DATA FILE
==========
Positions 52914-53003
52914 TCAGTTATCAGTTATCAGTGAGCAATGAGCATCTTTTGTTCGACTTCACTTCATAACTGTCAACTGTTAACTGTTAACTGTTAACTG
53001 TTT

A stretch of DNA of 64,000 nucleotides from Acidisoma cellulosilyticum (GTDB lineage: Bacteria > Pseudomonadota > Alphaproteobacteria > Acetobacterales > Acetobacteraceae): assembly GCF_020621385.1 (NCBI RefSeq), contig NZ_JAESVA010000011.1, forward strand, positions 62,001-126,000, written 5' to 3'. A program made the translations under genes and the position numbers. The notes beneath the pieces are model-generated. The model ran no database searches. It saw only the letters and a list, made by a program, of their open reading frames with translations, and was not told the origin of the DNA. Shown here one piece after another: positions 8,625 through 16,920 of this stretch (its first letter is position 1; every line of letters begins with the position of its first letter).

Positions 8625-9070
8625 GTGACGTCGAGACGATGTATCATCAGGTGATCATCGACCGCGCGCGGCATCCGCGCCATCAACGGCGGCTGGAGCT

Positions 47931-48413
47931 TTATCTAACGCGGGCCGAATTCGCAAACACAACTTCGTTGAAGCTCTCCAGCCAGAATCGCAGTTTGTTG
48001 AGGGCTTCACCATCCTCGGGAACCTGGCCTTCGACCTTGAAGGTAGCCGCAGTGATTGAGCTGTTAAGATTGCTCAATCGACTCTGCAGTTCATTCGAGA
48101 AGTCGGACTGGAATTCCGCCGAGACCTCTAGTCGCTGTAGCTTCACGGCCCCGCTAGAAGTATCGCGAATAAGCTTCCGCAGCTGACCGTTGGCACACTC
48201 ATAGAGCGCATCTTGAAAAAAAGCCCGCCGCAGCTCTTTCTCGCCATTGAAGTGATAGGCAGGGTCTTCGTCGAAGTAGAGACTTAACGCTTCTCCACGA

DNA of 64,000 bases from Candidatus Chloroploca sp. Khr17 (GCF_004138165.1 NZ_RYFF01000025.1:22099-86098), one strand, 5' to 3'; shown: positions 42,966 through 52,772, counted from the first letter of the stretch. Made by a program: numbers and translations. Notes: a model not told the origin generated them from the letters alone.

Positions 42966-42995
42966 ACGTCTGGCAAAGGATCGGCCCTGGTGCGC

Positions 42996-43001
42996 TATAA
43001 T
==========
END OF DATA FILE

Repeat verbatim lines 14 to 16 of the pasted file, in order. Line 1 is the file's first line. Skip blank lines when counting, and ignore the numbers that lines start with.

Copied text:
42966 ACGTCTGGCAAAGGATCGGCCCTGGTGCGC

Positions 42996-43001
42996 TATAA